Grants: CARES Relief Grants
A year ago, as the pandemic had already begun to severely strain critical cultural organizations, Wisconsin Humanities moved quickly to oﬀer rapid-response grants to help libraries, museums, and other nonproﬁts survive the ﬁnancial hardships brought on by COVID-19. We were honored to award a total of $548,000 to 82 nonproﬁt organizations across the state. For a full list of these organizations visit wisconsinhumanitiescares.org/past-awards.
For a more intimate look at what six of those organizations did with those funds and how they’re looking toward the future, check out our “Humanities During the Pandemic” stories.
Big Ideas: A peek into some fantastic projects funded recently through our Major and Mini Grants
Photo by Meg Turville-Heitz
The land remembers, and it has a story to tell. That was the theme of The Wormfarm Institute’s Farm/Art DTour, a temporary, outdoor art experience thoughtfully installed amongst the working farmlands of Sauk County. The DTour was the result of a unique collaboration between artists and landowners, and a celebration of the vital contributions both make to our communities.
Through strategically-placed speech balloons, the project incorporated comments that Wisconsinites made during small group discussions led by the Local Voices Network on issues like food security, the plight of dairy farmers, climate change impacts, and the rural/urban divide. The stories and reﬂections from those discussions are now part of the Local Voices Network’s body of transcribed perspectives, where they continue to convey the stories of rural life and landscapes for those willing to listen.
Read more about how organizers of last fall’s Farm/Art DTour found creative ways to adapt here.
Photo courtesy of Slinger High School
Slinger High School encouraged students to listen to each other through an oral history interview project called Finding Voice and Building Community in the Slinger Area. Participants gained a sense of place and reﬂected on the sources of identity, shared roots, and values. “Students have made a deeper connection with people from other generations, preserved community and family history, and created bonds,” says project director and teacher Nate Grimm.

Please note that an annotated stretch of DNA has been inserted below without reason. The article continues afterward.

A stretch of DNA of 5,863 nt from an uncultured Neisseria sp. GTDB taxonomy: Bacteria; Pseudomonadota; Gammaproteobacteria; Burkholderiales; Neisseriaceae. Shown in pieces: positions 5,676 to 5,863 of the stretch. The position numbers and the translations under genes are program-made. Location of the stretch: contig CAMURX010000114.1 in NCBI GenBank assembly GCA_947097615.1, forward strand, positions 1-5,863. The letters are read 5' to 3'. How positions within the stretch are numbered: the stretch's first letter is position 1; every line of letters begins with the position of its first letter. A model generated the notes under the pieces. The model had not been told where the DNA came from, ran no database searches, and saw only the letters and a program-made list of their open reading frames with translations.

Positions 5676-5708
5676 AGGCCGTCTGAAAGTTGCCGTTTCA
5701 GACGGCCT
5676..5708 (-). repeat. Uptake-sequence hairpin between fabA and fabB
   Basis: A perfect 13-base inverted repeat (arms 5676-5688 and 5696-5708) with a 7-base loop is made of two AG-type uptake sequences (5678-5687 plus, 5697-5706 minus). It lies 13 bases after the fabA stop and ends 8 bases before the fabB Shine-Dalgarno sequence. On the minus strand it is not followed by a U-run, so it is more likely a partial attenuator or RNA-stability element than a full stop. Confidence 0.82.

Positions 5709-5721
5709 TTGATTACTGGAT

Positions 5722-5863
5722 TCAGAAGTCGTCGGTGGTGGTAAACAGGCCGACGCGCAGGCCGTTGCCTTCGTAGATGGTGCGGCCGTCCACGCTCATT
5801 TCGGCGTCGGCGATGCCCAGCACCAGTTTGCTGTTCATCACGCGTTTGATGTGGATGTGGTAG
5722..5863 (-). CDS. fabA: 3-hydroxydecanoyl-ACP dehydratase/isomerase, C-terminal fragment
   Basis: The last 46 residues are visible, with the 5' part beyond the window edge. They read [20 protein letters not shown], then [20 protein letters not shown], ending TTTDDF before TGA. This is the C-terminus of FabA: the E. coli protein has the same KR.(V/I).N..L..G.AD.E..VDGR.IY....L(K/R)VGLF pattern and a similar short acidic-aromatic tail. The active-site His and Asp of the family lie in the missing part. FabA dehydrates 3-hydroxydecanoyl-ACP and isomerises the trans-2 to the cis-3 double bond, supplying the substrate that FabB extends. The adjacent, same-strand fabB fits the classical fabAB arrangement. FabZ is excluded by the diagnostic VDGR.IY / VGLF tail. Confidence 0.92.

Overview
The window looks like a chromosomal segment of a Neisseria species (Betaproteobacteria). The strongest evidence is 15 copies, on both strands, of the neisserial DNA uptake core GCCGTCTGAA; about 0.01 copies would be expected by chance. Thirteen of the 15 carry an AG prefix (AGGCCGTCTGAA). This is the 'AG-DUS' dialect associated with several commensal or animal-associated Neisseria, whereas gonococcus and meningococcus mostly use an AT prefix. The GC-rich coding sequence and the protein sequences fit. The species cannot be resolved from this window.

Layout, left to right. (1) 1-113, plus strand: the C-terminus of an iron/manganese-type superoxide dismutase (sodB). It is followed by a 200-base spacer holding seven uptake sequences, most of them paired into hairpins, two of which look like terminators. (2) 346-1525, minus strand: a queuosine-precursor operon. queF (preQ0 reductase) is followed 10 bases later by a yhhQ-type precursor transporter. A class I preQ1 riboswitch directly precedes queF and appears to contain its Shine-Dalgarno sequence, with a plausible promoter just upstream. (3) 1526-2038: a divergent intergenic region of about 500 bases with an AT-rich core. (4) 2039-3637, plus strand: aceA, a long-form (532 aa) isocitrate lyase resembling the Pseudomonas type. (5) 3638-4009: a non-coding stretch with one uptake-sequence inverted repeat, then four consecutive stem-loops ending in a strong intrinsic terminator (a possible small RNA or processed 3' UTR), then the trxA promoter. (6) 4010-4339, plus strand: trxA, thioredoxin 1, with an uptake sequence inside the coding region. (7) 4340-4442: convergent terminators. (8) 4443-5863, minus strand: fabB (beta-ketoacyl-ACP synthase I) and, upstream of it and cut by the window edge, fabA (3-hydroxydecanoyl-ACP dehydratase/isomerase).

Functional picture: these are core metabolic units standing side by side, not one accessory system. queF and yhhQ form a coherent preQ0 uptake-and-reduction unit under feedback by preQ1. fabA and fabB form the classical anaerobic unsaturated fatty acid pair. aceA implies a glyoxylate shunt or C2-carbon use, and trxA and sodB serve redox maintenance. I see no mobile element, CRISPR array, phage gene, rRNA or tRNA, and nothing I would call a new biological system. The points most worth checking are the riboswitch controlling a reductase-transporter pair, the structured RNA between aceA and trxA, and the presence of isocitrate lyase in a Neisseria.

UW-Madison’s Department of Community and Environmental Sociology created Collegeland, a podcast that gives voice to seldom-told college stories, from food insecurity on campuses to a look inside a vaccine lab. Podcast co-host Nan Enstad says she’s learned a lot in the ﬁrst six episodes. “It’s my role to be the expert listener, to hear what’s going on in the community,” she says. The listening goes both ways: when a listener asked for more about community colleges struggling through the pandemic, the podcast obliged. You can listen at collegelandpod.com
We’re thrilled to share this Q&A with Jimmy Gutierrez, the host of our new podcast, Human Powered. Jimmy is also a Milwaukee-based journalist whose work takes an exciting, community-centered approach. Both roles are all about connecting with people through deep, sustained listening.
We’ve put together a fantastic team to help us tell beautifully produced, emotionally powerful stories about how people make places better across our state. One of the people you’ll meet is Cheri Fuqua, a community leader and organizer.
“Mary spent her life bringing people together and supported Wisconsin Humanities because she believed its programs and initiatives were so eﬀective in providing public forums for civic dialogue among people of all persuasions, something she felt was so necessary for us all.”